Once the trust account is (or accounts are) set up, you can list the trust as the beneficiary on all your other accounts, which consolidates the money and other assets into the trust, avoids probate court, and attempts to keep the matter private; whereas wills become part of the public record. Anyway, once the assets are moved to the trust, the trustee executes the terms established by the grantor of the trust.
That was the other interesting thing; trusts aren’t limited to money. You can have artwork in there. A record player. Almost anything.
I'm working on increasing my knowledge here and have a lot of ideas whirling around regarding a trust, a foundation, an association; therefore, we'll leave it at that.
With that said, I went ahead and decided to up my 401(k) contributions to 10 percent. I want to get in touch with my benefits department to see if there's a way to add a couple of index funds to the pool we can choose from, which would reduce my expense ratios. They won't let me do a dollar amount as a contribution, only a percentage. Given my living expenses are low, I could contribute the full 19,500 USD per year. I want to see if I can front-load that at the beginning of the year.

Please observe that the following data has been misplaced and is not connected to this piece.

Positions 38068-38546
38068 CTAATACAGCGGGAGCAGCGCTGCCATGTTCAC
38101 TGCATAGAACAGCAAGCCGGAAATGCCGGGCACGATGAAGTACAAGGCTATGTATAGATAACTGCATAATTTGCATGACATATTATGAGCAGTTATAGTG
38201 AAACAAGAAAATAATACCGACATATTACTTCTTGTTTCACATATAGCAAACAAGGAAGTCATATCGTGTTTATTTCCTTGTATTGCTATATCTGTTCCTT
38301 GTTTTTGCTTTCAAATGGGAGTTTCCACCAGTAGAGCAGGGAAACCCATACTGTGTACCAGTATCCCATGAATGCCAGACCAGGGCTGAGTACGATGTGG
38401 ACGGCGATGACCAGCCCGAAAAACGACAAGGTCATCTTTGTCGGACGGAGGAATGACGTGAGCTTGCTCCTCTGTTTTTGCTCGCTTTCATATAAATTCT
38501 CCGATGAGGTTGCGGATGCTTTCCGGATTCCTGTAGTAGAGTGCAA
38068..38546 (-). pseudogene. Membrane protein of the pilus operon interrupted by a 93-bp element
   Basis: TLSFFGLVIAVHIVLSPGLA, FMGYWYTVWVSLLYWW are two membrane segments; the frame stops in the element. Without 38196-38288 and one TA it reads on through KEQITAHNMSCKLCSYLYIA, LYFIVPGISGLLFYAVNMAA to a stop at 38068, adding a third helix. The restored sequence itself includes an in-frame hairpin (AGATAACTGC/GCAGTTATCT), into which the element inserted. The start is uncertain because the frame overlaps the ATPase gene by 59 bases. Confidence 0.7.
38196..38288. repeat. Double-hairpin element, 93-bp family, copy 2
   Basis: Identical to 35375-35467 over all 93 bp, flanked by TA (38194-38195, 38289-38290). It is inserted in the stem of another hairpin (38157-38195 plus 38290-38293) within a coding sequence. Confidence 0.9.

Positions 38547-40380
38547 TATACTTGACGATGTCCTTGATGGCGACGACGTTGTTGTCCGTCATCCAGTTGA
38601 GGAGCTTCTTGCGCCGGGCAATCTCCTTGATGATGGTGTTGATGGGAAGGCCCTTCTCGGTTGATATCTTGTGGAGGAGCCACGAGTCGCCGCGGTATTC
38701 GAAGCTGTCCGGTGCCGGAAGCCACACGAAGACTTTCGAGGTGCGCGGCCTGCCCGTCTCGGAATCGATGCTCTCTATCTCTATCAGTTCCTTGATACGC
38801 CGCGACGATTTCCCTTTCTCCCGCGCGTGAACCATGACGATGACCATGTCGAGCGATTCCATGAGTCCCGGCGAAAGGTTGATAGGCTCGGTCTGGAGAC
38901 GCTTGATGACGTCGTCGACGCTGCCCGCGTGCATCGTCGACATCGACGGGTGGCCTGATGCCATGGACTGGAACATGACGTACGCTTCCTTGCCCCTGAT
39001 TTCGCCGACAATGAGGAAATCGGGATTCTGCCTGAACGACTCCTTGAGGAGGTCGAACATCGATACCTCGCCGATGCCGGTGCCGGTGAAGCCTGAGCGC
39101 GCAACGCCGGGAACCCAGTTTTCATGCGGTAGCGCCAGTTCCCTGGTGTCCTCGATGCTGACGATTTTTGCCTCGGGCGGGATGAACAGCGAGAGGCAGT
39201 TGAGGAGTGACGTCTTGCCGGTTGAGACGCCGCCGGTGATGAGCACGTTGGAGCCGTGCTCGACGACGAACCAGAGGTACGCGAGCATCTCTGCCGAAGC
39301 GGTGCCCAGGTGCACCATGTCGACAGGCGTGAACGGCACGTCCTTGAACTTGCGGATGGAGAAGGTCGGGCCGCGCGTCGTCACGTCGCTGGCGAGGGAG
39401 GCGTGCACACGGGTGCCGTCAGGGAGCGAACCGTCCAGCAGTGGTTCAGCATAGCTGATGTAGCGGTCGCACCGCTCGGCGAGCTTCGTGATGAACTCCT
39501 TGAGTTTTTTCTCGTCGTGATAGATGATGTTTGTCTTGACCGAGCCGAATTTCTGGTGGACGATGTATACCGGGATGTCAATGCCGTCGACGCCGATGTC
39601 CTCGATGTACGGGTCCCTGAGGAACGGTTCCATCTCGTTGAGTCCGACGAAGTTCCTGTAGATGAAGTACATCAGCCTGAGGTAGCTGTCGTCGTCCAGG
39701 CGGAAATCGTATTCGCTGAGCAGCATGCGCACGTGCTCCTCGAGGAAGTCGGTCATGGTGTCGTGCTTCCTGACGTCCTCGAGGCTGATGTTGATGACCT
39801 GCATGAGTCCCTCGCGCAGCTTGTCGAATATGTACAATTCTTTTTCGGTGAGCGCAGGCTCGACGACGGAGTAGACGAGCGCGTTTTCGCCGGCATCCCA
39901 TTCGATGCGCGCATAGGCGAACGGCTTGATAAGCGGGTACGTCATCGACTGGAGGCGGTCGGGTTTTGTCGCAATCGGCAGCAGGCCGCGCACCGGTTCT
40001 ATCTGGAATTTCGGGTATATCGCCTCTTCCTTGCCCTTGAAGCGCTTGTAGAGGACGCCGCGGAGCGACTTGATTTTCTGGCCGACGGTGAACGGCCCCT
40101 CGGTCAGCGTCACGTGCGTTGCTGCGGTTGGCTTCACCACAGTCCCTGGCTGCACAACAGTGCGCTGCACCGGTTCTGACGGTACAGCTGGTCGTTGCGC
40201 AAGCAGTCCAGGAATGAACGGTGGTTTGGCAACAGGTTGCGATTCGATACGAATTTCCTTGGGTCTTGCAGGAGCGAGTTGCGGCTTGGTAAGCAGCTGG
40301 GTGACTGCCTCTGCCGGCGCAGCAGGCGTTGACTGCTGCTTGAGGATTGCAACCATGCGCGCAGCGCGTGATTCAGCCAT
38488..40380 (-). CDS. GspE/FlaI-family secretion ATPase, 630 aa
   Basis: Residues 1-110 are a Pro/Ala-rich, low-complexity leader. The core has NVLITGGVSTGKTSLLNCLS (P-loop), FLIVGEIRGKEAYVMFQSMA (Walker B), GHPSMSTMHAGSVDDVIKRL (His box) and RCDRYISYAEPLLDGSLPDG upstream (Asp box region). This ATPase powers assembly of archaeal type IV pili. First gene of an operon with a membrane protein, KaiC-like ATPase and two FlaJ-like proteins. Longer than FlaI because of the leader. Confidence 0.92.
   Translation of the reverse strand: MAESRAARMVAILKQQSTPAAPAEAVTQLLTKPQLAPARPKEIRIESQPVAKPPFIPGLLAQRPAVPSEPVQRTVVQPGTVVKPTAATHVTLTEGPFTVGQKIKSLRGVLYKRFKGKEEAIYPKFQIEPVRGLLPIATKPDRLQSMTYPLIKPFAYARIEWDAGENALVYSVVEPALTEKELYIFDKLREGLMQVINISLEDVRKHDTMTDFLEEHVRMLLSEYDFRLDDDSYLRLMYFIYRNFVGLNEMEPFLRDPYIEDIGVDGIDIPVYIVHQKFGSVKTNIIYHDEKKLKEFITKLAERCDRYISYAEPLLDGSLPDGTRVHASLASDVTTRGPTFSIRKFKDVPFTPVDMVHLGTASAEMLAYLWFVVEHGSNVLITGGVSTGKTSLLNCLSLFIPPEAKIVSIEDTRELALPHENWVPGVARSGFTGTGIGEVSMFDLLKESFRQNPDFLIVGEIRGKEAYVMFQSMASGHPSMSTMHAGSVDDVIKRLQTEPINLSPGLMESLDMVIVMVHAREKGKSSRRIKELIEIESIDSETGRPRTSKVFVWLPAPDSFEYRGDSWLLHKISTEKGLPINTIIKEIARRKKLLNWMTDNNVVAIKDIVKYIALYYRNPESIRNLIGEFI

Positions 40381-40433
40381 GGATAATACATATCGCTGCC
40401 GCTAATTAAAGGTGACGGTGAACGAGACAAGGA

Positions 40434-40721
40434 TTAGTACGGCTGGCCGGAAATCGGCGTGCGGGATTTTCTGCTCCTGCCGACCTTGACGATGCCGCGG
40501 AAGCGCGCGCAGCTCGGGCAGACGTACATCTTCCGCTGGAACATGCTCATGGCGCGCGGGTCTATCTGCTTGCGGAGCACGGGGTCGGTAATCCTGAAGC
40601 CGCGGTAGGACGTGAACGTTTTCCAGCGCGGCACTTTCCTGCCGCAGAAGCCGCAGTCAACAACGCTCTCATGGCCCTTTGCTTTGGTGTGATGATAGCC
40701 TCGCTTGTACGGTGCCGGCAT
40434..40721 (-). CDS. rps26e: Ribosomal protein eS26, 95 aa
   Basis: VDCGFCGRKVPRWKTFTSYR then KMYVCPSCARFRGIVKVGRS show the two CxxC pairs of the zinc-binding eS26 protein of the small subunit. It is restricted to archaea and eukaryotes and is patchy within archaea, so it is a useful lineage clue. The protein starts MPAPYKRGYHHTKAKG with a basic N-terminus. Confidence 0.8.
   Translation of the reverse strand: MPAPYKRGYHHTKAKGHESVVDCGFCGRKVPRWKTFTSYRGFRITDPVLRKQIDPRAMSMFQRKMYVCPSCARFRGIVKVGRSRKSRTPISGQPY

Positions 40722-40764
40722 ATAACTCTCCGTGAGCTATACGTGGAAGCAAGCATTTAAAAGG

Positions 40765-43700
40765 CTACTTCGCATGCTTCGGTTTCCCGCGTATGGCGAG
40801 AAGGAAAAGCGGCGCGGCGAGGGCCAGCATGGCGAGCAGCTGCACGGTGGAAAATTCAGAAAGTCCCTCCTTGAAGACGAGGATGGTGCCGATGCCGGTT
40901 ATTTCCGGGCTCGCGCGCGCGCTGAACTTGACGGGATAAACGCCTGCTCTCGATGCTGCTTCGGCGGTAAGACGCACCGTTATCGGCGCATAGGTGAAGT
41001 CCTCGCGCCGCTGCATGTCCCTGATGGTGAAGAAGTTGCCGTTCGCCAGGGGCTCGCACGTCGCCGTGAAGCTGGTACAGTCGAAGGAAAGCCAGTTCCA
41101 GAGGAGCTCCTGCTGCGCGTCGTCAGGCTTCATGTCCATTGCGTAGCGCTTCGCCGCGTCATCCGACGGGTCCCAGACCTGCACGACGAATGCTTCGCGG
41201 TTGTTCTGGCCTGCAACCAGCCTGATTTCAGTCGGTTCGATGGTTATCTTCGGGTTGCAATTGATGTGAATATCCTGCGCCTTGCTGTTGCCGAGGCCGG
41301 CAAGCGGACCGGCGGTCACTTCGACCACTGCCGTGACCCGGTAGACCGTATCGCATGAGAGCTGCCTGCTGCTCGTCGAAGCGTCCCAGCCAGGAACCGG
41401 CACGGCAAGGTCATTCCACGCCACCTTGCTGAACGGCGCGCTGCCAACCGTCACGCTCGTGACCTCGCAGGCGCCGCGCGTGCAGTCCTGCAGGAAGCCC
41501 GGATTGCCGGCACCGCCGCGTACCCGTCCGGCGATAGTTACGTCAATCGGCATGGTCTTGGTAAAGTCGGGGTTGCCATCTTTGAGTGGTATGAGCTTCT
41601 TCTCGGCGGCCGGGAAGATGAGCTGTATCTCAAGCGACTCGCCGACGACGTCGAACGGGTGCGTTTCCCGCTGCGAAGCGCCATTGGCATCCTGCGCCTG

Let's take 2021 as an example. With my first check in January I want to start maximizing the Roth IRA contribution; leaving myself a bit of padding. Once I get all the tax forms and have a feel for my modified adjusted gross income, I want to top-off what I can in the Roth IRA; if there's anything left to contribute for 2020, I'll put it in the Traditional IRA.
With the IRA as topped off as it can be for 2020 and 2021, I want to maximize the 401(k), if it doesn't reduce my total employer contribution. I was talking with an agent for my 401(k) who mentioned that if I contributed everything at the beginning of the year, I might lose out on some of the employer match. I'm not sure how that works mathematically and will contact my benefits department. Regardless, it would be a lot easier for me to throw in the whole thing at the front of the year because I have my salary, bonuses that contribute to the 401(k), and the possibility of raises.
Assuming that contributing 19,500 USD always results in the same employer match, then at this point I will have my IRA and 401(k) topped off, which leaves me able to contribute to the taxable accounts and HSA throughout the year. (There is a tax question in here I'll explore, if it seems like an option.)
I'm modifying the M1 Finance experimentation as I learn more about how that tool works.
I'm doing the nested pie thing. Basically, I have a pie with one slice at 100 percent. It contains one equity. That pie becomes a slice in another pie representing the brands I'm using or appreciating for that quarter in the given year.
The M1 Finance portfolio is mainly for insurance deductibles per the Financial Order of Operations from The Money Guy Show. So, it's not "serious money" I'm depending on for retirement and it'd be nice if it at least maintained value against inflation and spit off decent dividends on occasion.
Nothing new here.